Others will not allow a supplier to see competitor’s products and some do not show individual depots. One is left wondering what exactly a wholesaler expects the supplier to do with the information – other than pay the bill of course. Seriously though, data has a certain value in assessing the market but the main return is in being able to take action based on it and precious few wholesale data sets allow that to the extent that the multiples do. And this is just at a business development level before you actually get to work on supply chain efficiencies.

There are differences: A game of chicken and egg… 

There are, of course, structural differences which impact on this issue. In most cases the multiples run on minimal stock, and so it is vital that suppliers replenish them on a 48-72 hour basis, meaning it is sensible for them to see stock data. It is also true that the multiple trade focus on every part of supply chain in addition to terms/ price to maximise their return, although wholesalers could actually emulate that to some degree.

There may be some chicken and egg in this, but invariably the major suppliers have big teams that work with the multiples at every touch point, while in the wholesale sector it sometimes appears that the sales person has to do everything but drive the trucks to the back door. Is this because the multiples engage more and make more data available, necessitating bigger teams? Well in all honesty probably not, it is about scale and the consequences if things go wrong. However, more openness by wholesalers would provide the challenge to their suppliers to help develop the business and be a step towards more measurability of supplier performance.

A route forward? A blue print for proactive data and development 

The Roundtable concept provides one potential route forward, where progressive wholesalers and suppliers could meet and develop a blueprint for more proactive data development. Perhaps selected suppliers could illustrate some best practice from the multiple sector and its applicability to wholesale and then mentor the wholesalers to deliver against this.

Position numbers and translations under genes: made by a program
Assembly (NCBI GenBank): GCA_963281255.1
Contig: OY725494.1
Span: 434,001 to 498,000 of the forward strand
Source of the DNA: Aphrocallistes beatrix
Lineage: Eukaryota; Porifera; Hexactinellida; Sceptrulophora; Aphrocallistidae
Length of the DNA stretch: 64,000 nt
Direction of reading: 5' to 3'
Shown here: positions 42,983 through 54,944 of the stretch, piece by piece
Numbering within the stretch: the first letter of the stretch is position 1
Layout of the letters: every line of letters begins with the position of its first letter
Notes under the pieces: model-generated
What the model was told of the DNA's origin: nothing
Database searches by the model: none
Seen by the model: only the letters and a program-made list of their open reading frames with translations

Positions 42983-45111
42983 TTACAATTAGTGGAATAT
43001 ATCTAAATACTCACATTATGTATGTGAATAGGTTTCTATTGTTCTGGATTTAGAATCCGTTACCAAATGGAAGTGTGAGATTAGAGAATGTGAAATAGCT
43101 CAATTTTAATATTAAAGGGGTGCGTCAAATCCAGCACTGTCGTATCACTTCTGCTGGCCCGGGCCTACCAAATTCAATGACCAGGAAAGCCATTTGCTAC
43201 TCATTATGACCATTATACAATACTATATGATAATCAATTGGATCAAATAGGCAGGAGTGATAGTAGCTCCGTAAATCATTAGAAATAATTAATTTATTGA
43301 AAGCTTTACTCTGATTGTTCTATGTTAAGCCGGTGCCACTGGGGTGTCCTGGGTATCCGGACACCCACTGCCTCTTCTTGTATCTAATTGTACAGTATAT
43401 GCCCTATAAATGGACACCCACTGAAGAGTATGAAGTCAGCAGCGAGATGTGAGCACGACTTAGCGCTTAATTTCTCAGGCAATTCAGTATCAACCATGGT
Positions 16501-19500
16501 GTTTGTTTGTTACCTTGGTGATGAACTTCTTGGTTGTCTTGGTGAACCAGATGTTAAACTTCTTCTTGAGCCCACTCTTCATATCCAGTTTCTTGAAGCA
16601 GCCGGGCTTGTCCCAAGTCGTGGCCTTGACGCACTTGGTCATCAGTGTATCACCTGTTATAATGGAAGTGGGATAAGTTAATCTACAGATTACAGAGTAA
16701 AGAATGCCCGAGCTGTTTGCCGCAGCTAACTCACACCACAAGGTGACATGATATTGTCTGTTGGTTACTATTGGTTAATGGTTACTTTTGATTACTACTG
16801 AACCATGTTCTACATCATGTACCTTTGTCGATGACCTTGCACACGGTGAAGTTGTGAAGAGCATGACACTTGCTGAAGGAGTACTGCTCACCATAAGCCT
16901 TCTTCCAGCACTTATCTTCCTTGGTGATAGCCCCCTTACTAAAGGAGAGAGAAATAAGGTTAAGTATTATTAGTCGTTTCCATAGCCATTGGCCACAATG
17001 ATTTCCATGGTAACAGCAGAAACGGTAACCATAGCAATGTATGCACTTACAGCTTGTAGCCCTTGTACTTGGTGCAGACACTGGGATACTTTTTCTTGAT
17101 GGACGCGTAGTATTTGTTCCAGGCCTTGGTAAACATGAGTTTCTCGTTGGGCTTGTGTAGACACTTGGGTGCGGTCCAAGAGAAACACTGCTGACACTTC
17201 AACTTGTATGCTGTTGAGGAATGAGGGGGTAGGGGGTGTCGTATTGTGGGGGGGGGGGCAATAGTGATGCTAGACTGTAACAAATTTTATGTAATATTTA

Admittedly, this kind of initiative has produced mixed results in the past, to put it politely. Time, resource, inertia and other priorities tends to be the death knell of such projects unless there is a demonstrable focus or immediate payback. It would be nice though to think that this could perhaps be picked up by Better Wholesaling, perhaps in conjunction with an industry body, supplier(s) or wholesaler(s) and at least develop some kind of potential blueprint for the future.

The other route is for a wholesaler that provides data to take a big step and gain a possible competitive advantage. It is unreasonable to expect anyone to give up what is now a pretty important source of revenue.

However, a basic package could be offered at nominal or no cost on the basis that the supplier then has to demonstrably show that they have used the data to improve business commensurate to at least double the market value of the data provided. This could be measured by more customers, margin or whatever. Additional charges could still apply for bigger data sets and participation in target marketing. 

This must, however, be based on providing suppliers with all the applicable data as we must move beyond this practice of hiding things that often the supplier knows about anyway.

Best practice is just that and should transcend sectoral boundaries – data is an opportunity waiting to be realised for the wholesale sector but only if there is a cultural change.